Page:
The sudden death of an infant is devastating and distressing for the parents, siblings, and everyone around them. Immediate reactions may be that of shock, denial, numbness or disbelief. Some of the more common emotions felt include guilt, anger, blame and fear. It is not uncommon for parents to want to seek their own explanations for the tragedy or blame themselves for the death. Nevertheless, it is important to remember that SIDS is nobody’s fault.
A doctor will need to examine your baby fully to confirm death and look for signs that may point towards a cause of death. Important things to note are the position of the infant, type of bed or crib, amount and position of clothing and bedding, and room temperature. Infants who die of SIDS are usually well developed and well nourished, with no signs of disease. There may be a frothy blood-tinged discharge from the nose or mouth, and he or she may appear pale and waxen with a bluish tinge to the lips.
How is it Diagnosed
SIDS is a diagnosis of exclusion, which means that it can only be diagnosed after all other causes of death have been ruled out. Often, this can only be done after full investigation, autopsy, examination of the death scene and review of the history. In all cases of sudden unexpected death where the cause of death is unable to be determined, the law requires that police must attend and report the death to the coroner. It is the coroner’s duty to establish the cause of death. In doing so, he/she will have to investigate the circumstances surrounding the death and may perform an autopsy. This is to be sure that the death is due to a natural cause such as SIDS. In addition, your child may also need to have X ray imaging and samples (blood, hair, tissue etc.) taken for testing. The police may also need to examine the room and cot that the infant was in when he or she died.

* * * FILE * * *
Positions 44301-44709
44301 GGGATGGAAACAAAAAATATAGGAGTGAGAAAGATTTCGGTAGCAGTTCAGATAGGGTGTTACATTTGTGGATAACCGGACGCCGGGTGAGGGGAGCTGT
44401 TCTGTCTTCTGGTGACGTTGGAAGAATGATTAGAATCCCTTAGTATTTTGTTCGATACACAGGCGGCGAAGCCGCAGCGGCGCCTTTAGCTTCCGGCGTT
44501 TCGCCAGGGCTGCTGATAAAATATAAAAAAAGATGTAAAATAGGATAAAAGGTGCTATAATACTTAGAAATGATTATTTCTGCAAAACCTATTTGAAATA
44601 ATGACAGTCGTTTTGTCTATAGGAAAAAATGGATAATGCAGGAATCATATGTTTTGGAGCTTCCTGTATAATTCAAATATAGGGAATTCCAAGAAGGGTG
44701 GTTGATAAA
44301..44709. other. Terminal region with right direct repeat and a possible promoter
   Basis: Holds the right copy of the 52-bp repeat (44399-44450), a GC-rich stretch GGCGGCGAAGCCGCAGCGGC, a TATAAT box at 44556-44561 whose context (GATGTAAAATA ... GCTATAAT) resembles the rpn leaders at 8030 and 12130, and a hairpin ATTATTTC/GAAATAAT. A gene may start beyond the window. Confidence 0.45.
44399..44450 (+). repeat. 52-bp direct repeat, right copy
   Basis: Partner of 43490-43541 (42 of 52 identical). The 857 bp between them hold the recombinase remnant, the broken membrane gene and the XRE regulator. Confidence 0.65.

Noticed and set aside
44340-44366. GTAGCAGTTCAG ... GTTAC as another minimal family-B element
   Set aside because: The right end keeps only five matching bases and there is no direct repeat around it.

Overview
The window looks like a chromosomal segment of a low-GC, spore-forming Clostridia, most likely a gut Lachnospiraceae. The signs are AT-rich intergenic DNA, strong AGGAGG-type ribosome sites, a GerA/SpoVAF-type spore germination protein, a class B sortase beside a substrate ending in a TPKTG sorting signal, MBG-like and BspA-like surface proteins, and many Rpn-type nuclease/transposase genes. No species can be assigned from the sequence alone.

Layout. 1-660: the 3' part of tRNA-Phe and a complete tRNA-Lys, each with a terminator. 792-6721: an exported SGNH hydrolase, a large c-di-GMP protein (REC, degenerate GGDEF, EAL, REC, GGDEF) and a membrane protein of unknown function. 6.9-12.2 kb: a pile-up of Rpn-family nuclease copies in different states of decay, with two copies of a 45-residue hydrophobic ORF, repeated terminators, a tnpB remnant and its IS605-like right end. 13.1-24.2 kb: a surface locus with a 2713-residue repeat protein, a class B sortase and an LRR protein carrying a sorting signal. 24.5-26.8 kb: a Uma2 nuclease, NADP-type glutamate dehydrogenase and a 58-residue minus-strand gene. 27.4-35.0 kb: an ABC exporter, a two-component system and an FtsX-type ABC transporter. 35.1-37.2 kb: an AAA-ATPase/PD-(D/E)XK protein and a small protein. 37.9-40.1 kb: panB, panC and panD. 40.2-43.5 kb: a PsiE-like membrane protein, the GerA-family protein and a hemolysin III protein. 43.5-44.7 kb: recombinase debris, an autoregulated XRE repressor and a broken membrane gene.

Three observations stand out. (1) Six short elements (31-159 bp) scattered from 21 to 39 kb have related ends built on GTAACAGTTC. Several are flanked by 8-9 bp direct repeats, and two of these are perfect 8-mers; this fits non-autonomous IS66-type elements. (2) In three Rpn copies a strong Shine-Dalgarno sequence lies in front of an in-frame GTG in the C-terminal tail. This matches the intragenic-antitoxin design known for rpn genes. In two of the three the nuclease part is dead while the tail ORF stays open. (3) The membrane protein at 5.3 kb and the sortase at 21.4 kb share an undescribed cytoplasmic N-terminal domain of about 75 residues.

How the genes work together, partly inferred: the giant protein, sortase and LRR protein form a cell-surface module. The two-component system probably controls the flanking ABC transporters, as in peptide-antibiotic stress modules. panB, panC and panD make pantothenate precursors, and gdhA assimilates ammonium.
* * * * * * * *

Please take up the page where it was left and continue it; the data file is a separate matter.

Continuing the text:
Support for parents
During this traumatic and distressing time, there are many other practical issues that need to be addressed, including the ongoing investigation, funeral arrangements, baptism, and termination of breastfeeding. These can be confusing and overwhelming unless there is adequate support for the parents. It is often helpful to get in touch with the local SIDS support group as they can help provide information and support to bereaved parents. It is also important that other surviving siblings receive age-appropriate support because they will invariably be affected by the death of their brother or sister.
- All infants should be placed to sleep on their backs for every sleep. Campaigns that have advised avoiding prone sleeping have significantly reduced the incidence of SIDS.
- Maternal smoking during pregnancy and infant exposure to tobacco smoke should be avoided.
- Infants should be placed to sleep on a firm surface.
- Soft objects and loose blankets should be kept out of the crib.
- The infant’s head should be uncovered. If blankets are used, the infant’s feet should be placed at the bottom of the crib and blankets tucked in around the mattress to prevent them from covering the infant’s head.
- Infant’s should sleep in a crib in the parent’s room for the first six months. Infants should not share a bed or sofa.
- Avoid overheating. Infants should not sleep next to a radiator, heater or in direct sunshine.
- The use of a pacifier may reduce the risk SIDS. For breastfeeding infants, delay its use until after 1 month of age, so as not to interfere with the establishment of breastfeeding.
- There is no evidence to support the role of home monitors for preventing SIDS.